Dear Diary,

Hedda Hopper said today that Danny Kaye is in Hollywood waiting to be cast in a picture. She said she hoped they would team him with Bob Hope, because they would make a great team. I don’t know much about Danny Kaye, but I at least one half of the team would be great.

I read an article by Dorothy Kilgallen, called “If I Were the Queen of Hollywood.” She said first of all that Bob Hope would be her court jester. Later in the article she said, “I’d have Dorothy Lamour wear the old sweater and cap and let Bing Crosby and Bob Hope wear the sarong.” No! Keep Bob in that black sweater!

Dear Diary,

I heard on the radio today that Bob Hope’s name in “They Got Me Covered” is Robert Kitridge. My, what an original name for Bob – Robert. I don’t know how they ever thought of it. Bob plays a foreign correspondent in Russia who is sent back to Washington because he wasn’t doing a very good job. If Bob Hope does a bad job on anything, it will really be acting be he isn’t made that way.

Mother and I got home from Hughes Springs today at about 3:00. I wanted to wee “The Magnificent Andrew” today, but I got in too late.

Dear Diary,

There was an article in this month’s Reader’s Digest about Jack White, co-owner of the Club 18 in New York. His policy is that the customer always wrong. He has insulted some of the best-known people in the country, and always gets the best of his verbal opponents. He called Bob Hope to the floor one night and challenged him to a verbal duel. Bob tried hard, and did as well as anyone had ever domes against White, but even Bob had to give up when White said, “Here, use my microphone. It’s funnier.” — And Jack White is without enemies! What a man!

Dear Diary,

How time does crawl when you’re waiting for something! There are still eight more Tuesday nights to struggle through before Bob Hope comes back on the air. I didn’t hear “A Date With Judy” tonight, because Mother, Daddy, and I went to Caddo Lake late this afternoon to see Uncle Howard’s daughter. She runs a tourist camp on the lake, and severs the best fish dinners I eve put in my mouth. I ate three fish, plus all the tomatoes, potatoes, tea, cornbread, and all the other good things that went with it.

Dear Diary,

Mother and I went to East Texas to see Daddy Pat this afternoon. I hated to leave that certain picture of a certain Mr. Bob Hope, but I was afraid something would happen to it down there, so I left it on my desk. I often wonder if, after I’m asleep, he doesn’t come out of that post and lie down. I know I’d get tired if I had to spend years learning on one arm, even if it did just happen to be in a picture.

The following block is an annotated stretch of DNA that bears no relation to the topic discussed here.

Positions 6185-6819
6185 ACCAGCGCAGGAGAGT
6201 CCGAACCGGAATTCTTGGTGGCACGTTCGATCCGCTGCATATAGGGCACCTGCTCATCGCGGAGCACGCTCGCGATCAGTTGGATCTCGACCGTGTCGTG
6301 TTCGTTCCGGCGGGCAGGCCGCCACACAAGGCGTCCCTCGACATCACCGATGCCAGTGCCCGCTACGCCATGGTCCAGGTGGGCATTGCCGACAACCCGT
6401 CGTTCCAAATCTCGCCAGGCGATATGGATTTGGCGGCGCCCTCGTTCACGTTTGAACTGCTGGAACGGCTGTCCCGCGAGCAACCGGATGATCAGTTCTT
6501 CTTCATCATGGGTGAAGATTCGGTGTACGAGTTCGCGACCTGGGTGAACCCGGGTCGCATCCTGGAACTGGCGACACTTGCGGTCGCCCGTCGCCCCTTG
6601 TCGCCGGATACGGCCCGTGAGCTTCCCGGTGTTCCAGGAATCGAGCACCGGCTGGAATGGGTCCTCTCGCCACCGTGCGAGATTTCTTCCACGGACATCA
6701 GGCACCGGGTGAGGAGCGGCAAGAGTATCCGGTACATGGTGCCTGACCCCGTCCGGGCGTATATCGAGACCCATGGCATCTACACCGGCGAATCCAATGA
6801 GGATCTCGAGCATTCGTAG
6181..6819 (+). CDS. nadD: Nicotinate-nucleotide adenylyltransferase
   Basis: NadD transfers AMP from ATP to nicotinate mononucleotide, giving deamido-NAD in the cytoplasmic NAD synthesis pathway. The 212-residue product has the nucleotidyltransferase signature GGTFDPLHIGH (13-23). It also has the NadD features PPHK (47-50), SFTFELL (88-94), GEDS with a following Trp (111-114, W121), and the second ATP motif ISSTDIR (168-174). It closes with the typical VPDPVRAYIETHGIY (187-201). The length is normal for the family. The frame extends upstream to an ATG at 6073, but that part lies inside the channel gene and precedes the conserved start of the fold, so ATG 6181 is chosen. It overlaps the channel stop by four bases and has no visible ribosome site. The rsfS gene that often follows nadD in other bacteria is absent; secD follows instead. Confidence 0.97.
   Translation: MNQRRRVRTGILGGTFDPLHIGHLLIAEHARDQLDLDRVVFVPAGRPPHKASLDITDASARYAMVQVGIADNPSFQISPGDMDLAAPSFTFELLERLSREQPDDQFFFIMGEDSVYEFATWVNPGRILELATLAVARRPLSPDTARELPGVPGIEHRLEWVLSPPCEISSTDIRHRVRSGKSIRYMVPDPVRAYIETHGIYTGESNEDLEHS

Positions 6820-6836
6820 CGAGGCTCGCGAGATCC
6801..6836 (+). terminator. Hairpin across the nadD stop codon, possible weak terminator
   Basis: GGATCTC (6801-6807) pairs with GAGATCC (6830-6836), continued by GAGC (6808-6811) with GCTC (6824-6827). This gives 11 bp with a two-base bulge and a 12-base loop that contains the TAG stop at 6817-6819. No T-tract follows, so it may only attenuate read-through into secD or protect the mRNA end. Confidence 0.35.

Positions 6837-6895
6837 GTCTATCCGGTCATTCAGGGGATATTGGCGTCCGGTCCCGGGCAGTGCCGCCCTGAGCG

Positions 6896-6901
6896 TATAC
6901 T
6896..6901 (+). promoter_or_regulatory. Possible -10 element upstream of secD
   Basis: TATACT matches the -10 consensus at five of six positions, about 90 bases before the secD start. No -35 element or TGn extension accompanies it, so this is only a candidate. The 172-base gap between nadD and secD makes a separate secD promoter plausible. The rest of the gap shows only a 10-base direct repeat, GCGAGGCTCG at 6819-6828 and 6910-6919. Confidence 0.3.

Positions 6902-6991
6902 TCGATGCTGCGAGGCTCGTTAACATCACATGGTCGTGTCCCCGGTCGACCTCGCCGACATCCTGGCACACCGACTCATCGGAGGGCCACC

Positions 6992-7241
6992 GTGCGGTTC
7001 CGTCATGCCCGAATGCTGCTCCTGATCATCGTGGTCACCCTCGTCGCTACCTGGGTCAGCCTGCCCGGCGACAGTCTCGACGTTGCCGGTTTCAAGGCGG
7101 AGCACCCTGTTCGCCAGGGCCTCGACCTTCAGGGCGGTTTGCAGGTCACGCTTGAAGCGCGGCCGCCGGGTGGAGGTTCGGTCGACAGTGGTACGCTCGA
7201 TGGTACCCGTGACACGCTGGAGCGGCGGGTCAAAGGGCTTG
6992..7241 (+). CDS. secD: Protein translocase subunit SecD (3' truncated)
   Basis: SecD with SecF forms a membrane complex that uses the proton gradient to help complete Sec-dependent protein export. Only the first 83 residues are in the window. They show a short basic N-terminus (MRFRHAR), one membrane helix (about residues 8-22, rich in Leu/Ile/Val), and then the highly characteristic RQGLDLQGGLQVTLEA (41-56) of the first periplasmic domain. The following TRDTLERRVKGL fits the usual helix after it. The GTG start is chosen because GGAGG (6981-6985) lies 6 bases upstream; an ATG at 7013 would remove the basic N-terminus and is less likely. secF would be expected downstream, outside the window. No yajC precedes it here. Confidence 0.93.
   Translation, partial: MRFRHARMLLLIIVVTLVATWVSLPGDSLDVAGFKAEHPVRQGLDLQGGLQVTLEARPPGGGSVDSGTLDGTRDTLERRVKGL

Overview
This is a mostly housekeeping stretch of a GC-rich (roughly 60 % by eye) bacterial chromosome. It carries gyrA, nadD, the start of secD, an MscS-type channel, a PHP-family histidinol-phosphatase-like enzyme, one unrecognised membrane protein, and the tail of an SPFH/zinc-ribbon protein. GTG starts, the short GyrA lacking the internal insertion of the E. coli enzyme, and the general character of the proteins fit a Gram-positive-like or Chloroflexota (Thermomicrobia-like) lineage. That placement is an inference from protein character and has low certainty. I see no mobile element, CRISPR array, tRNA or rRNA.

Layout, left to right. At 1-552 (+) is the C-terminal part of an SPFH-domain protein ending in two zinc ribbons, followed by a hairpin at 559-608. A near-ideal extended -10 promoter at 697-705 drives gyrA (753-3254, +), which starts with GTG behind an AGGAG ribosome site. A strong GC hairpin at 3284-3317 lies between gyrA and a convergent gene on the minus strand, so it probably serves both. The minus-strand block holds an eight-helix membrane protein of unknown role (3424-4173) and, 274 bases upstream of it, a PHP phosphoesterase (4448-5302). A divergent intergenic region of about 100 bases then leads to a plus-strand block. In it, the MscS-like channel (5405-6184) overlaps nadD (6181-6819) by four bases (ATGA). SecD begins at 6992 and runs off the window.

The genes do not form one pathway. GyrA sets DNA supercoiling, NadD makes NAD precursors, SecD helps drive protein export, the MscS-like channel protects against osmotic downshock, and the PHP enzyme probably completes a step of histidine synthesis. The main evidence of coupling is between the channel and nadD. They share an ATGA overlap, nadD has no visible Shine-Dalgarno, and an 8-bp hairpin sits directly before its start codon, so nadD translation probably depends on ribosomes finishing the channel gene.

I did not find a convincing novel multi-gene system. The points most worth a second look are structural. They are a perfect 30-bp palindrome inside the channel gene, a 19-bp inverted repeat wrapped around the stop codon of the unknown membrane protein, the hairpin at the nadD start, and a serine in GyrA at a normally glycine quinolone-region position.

Mother and I arrived at Hughes Springs at 7:30 this evening. We didn’t start ’til 3:30.

Dear Diary,

I’ve got it bad, and that ain’t good. Every time I look at that picture of Bob Hope on my desk, it gets better and better, and I get it worse and worse. two years ago I would have said, “Sure, Bob’s my favorite movie star, but a year from now I won’t even know he ever existed.” But look at me now. Every page in this diary has something about him on it. I realize I’m just being silly about it, but I never did care for any boy in particular and now I’m just disposing lavishly of my emotions on that homely mutt.

Dear Diary,

I started to go see Bob Hope in “My Favorite Blonde” today, but Mother threatened my life if I did. So just to be on the safe side, I went to the Majestic and saw “Juke Girl.” It was good, but I didn’t enjoy it nearly as much as I would have enjoyed seeing “My Favorite Blonde” to or three times more. I’m going to see it when it comes out the the Rosewin anyway. Of course, Mother doesn’t know that. I saw “Caught in the Draft” ten times, and I didn’t like it as much as I like this one, so I’ll see it at least ten times.

Dear Diary,

Golly, am I mad. “My Favorite Blonde” was on the radio tonight on the P. M. Playhouse, and who was playing Bob Hope’s part? Milton Berle of all people! And they used the script practically word for word, and nobody followed the movie script any more closely than Berle. I knew he was famous for swiping gags, but I didn’t know he’s just come right out in the open like that. It just isn’t being done in the better circles (and Berle’s are under his eyes.) Imagine anyone trying to take the place of a guy like Bob Hope—”My Favorite Blonde” starring Milt Berle, My Favorite (?) Goon.

Dear Diary,